When hitting the road for a long drive with my husband and two young boys, ages 4 and almost 6, I’ve learned a few things about what works and what doesn’t!
This will be our family’s third-year vacationing in Myrtle Beach, SC. I remember agonizing over the long drive it would be to get here, and how would we occupy our kids along the way. We are one of ‘those’ families who don’t own iPads or have DVD players in our vehicles, so it’s always a fun challenge for me to find cool new ways to help pass the hours in the car. It ends up being about an 8-hour drive to Myrtle Beach, which includes two or three stops for bathroom breaks, food and just running around.
Over the years I’ve compiled a list of what makes for a great road trip, whether it’s heading out of town for a vacation or to visit family over the holidays.
Books, books and more books!
My boys are at the age where they can either read on their own or at least enjoy looking at picture books. A few days before our vacation I usually raid the library for a stack of fun new books the boys have never seen before. I try to find ones that are easy enough for them to understand on their own, since I get terribly car sick if I read in the car.
I also pack two pencil boxes with crayons and markers for each kid, along with a variety of activity books such as mazes, puzzles, connect-the-dots, color-by-number, hidden pictures, I-Spy, and other coloring books. Mad-Libs are also fun, but need my assistance. I stock up on these when I see them for a good price at places like the grocery store, Five Below, and local toy stores like Franklin's Toys. Sometimes Sam’s Club or Cosco’s have unique ones too.
This was our first year trying a book on CD. Our boys really enjoy C.S. Lewis’ story, The Lion, The Witch and The Wardrobe, so when I found the audio version at the library I decided we’d give it a try! My oldest son really enjoyed it, and now when we read the book he giggles thinking about how the commentator would pronounce the words like “Turkish delight” in their British accent. It’s a nice way to break up the long ride.
We also stock up on a few Playaway Views from the library, which are these little hand-held MP3 video players with either educational TV episodes loaded on them, like Sesame Street or The Magic School Bus, or video versions of books. There are lots of different themed ones, and they range in length from either 20 minutes to 2 hours. Headphones can be used with them, or plugged right into the car stereo.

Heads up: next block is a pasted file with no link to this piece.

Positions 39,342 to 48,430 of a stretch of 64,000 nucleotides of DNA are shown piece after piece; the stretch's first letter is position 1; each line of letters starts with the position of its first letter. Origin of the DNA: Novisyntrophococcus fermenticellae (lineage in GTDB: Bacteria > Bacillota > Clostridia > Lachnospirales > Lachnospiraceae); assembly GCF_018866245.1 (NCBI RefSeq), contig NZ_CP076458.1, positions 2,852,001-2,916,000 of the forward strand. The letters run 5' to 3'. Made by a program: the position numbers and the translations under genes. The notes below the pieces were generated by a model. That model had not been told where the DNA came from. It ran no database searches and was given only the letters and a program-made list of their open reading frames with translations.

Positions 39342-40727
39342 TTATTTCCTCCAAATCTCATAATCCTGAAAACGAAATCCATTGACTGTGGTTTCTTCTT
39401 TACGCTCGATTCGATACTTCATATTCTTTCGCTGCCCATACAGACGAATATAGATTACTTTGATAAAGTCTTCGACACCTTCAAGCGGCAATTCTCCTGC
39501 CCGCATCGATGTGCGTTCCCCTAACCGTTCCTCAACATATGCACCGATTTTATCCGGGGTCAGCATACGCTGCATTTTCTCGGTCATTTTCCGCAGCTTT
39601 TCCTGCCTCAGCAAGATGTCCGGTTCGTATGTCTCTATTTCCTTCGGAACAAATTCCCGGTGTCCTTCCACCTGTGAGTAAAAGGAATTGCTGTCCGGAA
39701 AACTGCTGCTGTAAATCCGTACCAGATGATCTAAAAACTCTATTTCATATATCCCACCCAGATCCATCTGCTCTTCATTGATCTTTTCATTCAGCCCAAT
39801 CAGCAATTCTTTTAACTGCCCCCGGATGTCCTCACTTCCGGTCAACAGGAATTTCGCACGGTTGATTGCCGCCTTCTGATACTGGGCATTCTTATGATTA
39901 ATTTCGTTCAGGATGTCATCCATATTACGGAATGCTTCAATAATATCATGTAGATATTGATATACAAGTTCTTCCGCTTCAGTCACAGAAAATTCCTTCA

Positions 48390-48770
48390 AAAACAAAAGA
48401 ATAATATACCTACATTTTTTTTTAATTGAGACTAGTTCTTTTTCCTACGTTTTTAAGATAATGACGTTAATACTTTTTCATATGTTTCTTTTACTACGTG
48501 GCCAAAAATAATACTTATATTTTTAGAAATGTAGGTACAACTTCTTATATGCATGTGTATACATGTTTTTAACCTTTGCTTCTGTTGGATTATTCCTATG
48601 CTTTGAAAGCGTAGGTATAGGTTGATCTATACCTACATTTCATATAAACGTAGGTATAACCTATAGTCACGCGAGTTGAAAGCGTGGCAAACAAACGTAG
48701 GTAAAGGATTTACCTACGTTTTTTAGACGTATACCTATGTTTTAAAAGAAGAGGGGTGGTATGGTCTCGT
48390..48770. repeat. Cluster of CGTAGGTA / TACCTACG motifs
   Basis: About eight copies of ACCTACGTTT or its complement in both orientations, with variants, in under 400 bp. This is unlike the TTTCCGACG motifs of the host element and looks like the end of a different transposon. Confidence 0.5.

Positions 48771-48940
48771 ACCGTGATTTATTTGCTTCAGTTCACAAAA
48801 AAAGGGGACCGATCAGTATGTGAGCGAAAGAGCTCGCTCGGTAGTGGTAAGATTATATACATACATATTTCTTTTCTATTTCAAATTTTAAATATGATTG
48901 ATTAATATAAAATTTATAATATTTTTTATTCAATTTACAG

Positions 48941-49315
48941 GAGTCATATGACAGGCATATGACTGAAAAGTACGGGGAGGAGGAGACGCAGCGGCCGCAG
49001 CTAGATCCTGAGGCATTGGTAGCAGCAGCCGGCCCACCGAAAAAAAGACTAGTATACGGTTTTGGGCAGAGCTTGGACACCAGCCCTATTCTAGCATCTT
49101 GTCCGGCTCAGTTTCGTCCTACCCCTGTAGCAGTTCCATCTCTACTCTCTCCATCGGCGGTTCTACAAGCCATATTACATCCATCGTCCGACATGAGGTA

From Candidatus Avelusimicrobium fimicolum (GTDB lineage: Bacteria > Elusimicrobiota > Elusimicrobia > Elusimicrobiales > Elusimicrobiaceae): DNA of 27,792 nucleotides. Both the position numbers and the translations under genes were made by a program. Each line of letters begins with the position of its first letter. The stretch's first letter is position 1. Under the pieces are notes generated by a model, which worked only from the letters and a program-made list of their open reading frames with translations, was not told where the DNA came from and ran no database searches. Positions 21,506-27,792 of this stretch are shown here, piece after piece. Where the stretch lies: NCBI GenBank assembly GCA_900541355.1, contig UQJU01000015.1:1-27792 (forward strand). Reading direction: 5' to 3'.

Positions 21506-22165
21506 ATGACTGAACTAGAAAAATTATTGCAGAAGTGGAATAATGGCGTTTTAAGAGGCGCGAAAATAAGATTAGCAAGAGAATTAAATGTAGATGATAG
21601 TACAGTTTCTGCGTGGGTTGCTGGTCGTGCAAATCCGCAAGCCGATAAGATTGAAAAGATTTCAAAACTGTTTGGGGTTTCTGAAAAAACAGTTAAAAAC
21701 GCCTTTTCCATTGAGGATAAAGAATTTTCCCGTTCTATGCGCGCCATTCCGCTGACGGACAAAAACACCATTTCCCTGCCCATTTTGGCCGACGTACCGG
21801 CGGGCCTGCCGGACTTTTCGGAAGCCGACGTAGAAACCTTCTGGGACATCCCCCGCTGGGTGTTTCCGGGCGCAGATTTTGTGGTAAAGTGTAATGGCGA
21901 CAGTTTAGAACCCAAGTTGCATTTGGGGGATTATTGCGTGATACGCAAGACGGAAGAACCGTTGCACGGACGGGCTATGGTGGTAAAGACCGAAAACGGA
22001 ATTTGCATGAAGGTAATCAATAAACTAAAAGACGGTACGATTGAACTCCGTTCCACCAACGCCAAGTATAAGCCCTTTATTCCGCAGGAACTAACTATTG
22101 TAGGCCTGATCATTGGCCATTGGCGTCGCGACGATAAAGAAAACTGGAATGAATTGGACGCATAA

Since we don’t do iPads, checking out the educational tablets from the library for road trips are a real treat for our kids. The library offers these Playaway Launchpads which are touch-screen Android tablets stocked with 10 different educational STEM games and activities. My only suggestion would be make sure you try out the Launchpad at the library before checking it out. I’ve found that some of the touch screens are broken or the charger plug doesn’t work. Once charged, they do usually last for a few hours, and have a USB cord that can plug into our car’s charger outlet if needed.
Over the years we have learned the best places to stop along the way to Myrtle Beach, I even have the locations saved on my phone. We aren’t big fast-food eaters, and usually pack a cooler of snacks for the drive, but for stretching our legs and grabbing a larger meal, our favorites include Chick-Fil-A with their indoor play areas, and a specific Sonic Drive-in that’s about halfway along our trip and hosts a huge outdoor playground that the kids love. There are also a couple different iPhone apps that are handy for finding restaurants with play areas along your route, such as PlayPlaces App or Winnie. Or if we just need to get some energy out, we’ve found a couple Rest Stops along I-95 with playgrounds, but not many. Usually a Google Map search though will help find public parks and playgrounds that are nearby.
I know that as the kids get older our road trips will be quieter as they escape into their phones, but for now I’m enjoying the ride, even the monotonous, “Are we there yet?” comments along the way.
Mandy Watts is a stay-at-home mom who lives in Crownsville with her husband, Justin, who runs their family business, and their two sons, 5-year-old James and 3-year-old Luke.